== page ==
This Harvard Business School conference looked at the needs a few decades down the road, and the option of public/private partnerships was central.
“By 2050, the Earth's population will likely exceed 9 billion people, up 30 percent from 6.9 billion today, according to projections from both the US Census Bureau and the United Nations. What's more, the population in the world's cities is expected to increase by 3 billion.
“With those sobering numbers in mind, several of the planet's top city planning and environmental business experts gathered at Harvard Business School earlier this month to discuss how to support the inevitable population growth. The conference—titled "Investing in Cities of the 21st Century: Urbanization, Infrastructure, and Resources"—tackled three giant subjects: water, energy, and transportation. The conference was sponsored by Harvard Business School's Business and Environment Initiative and co-chaired by professors Rebecca M. Henderson, John D. Macomber, and Forest L. Reinhardt.
“Water planning gets short shrift
“In terms of urban planning, "water is often planned last and gets short shrift," said John Briscoe, a professor at the Harvard School of Engineering and Applied Sciences, who participated in a panel a session dedicated to water. "Water is absolutely the poor cousin of the utilities."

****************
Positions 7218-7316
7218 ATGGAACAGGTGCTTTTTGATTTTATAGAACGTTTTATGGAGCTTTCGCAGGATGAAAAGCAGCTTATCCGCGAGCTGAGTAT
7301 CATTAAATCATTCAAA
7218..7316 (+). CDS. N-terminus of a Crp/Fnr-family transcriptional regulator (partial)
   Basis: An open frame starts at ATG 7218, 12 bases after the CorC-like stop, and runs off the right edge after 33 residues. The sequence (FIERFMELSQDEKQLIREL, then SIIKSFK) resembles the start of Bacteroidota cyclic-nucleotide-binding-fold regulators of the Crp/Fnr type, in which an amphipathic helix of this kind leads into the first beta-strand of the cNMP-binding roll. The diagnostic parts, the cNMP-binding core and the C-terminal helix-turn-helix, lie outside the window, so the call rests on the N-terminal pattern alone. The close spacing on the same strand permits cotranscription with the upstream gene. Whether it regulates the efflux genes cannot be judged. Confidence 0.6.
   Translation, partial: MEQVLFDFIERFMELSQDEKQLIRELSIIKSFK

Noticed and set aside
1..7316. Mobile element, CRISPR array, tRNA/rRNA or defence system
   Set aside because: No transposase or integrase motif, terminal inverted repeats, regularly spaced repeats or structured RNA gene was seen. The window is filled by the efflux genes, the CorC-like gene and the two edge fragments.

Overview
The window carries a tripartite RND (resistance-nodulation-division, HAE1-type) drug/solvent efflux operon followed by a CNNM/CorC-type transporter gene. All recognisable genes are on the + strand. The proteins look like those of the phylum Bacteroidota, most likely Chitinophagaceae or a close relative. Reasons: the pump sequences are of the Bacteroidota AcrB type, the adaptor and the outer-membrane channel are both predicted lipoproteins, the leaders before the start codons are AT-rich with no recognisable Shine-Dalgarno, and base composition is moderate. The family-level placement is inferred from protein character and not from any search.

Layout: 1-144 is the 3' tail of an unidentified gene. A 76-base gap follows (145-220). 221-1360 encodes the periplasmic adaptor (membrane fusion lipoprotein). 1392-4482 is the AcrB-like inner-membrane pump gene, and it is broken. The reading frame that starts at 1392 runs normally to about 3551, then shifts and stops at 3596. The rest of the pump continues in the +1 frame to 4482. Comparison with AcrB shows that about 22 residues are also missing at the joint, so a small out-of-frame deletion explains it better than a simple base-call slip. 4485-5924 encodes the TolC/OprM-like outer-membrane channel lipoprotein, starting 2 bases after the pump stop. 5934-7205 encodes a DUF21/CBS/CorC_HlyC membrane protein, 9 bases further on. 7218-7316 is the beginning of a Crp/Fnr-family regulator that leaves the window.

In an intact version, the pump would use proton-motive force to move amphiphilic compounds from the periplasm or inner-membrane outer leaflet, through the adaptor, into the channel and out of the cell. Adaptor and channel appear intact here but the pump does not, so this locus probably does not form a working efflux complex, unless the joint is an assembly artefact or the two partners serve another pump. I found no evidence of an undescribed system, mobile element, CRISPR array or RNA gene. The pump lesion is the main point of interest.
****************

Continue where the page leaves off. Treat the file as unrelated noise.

“For starters, panelists talked about how the majority of the world's controlled water resources are dedicated to agriculture, leaving precious little for drinking, cooking, and bathing. (It's a subject complicated by climate change; wonky weather patterns have made it that much harder to predict rain and droughts.)
"The next big revolution is going to have to happen in food production," said Anand Shah, CEO of Piramal Water Private Limited, a for-profit start-up that provides clean drinking water to more than 64,000 rural villagers in India. The company uses a franchise model in which local entrepreneurs filter and sell water to members of their community. "In India, 87 percent of water is used for agriculture, and another 6 percent is for industry."
“The panelists also discussed the idea that relative to other utilities, water is very cheap in most cities, suggesting that charging more to city residents would make them realize that it is a valuable—and not infinite—resource. The possibility of profit would also encourage more participation from the private sector.
“This raised the question of how to persuade urban residents that price increases might be necessary to support the burgeoning population—and how to make them understand that public-private partnerships might make sense to expedite allocation.
"There has to be someone at the top who says, ‘This will be good for the city‘—and who will make sure it isn't corrupt," said Jaime Augusto Zobel de Ayala (HBS MBA 1987), chairman and CEO of Ayala Corporation, one of the largest business conglomerates in the Philippines, a nation that recently started relying on public-private partnerships for water filtration and distribution.”